Can we diagnose and treat depression faster?


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This study is exploring new ways to diagnose and treat depression.

Imagine a world where a young person visits her primary care doctor for an annual physical or because she has a cold. While listening to her heart and taking her blood pressure, the doctor also asks a series of questions about mental health. The young person’s responses to the questions identify her as high risk for developing depression. She is referred to a mental health professional who closely assesses the young person’s risk for depression through a simple blood test or imaging scan, and the prevention or treatment process begins immediately. If treatment is needed, the patient is immediately matched with the most effective therapy for her based on her symptoms and pathology, as identified in the blood or imaging test.

The good news is that this ideal scenario is possible. The bad news is this is a far cry from the current process in place to diagnose and treat mental illness.

A Trial-and-Error Process

Currently, there is no widespread, measurement-based approach to diagnosing depression at the primary care level, so treatment and diagnosis are often delayed, if they occur at all. In fact, 85 percent of people with depression or bipolar disorder never see a mental health specialist. When a patient does receive a diagnosis, the treatment process is trial and error. A patient may try multiple medications and other therapies before seeing results, and the process can take months or even years.

Yet, for the first time in my 25 years of studying depression, I feel like we are finally at the threshold of being able to change the current situation. How? By studying thousands of people with depression, as well as those at risk for depression, in order to uncover the nature of each individual’s disease so we can match patients with the exact treatment they need.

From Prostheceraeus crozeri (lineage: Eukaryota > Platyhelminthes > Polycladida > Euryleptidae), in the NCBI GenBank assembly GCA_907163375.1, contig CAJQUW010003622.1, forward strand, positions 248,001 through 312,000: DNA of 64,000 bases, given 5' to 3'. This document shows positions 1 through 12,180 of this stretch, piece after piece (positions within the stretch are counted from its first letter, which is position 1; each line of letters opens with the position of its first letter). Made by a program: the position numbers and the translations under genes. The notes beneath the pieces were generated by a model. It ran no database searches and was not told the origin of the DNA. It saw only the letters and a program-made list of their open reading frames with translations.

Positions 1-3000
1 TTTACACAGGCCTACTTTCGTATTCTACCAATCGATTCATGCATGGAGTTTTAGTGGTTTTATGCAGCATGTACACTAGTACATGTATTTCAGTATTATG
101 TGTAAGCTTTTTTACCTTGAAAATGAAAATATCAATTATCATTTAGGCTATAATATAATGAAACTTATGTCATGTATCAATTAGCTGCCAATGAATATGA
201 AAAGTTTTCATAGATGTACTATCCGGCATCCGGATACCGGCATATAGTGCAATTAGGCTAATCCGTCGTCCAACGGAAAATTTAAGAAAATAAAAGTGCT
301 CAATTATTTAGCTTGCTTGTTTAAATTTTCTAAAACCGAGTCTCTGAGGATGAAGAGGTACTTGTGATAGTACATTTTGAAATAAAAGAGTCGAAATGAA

Changing the Future of Depression

Like those who began the Framingham Heart Study in 1948 to identify risk factors for heart disease, we are at a similar point with depression. As such, we are in the process of recruiting patients for two complementary studies that could change the future of depression diagnosis and treatment.

I want to give an overview of these two studies so you can feel the same hope we feel about their potential impact. We encourage you to share this information with friends or loved ones who may want to participate. The only way we’ll be successful in our mission is to engage as many people as possible in our efforts.

We are only in the beginning stages of gathering data to help us reach our goal of changing the future of depression diagnosis and treatment. However, we are learning more and more about this disease every day, with every patient.

I ask that you take a moment to imagine the scenario I first described and how different the future could look if we achieve our depression research goals, and I invite you to follow our progress on our website or call us at 214-648-HELP (4357) to learn more about the groundbreaking clinical studies for depression that are underway.

  • The Dallas 2K study, based at UT Southwestern, is studying 2,000 patients with depression over a 10-year period to identify a specific test that could determine which treatment methods are best for individual patients. Imagine being able to do a blood test that tells your physician how you will react to a certain medication. This could be the end of the trial-and-error method of treating depression.
  • The Resilience in Adolescent Development (RAD) study, also based at UT Southwestern, is recruiting young people, ages 10-24, to better understand biological and behavioral factors that can help identify those at high risk for depression and bipolar disorder and determine what works to improve resiliency. We need 1,500 young people who will stick with us for a decade – which seems like a long time, but it will be worth it.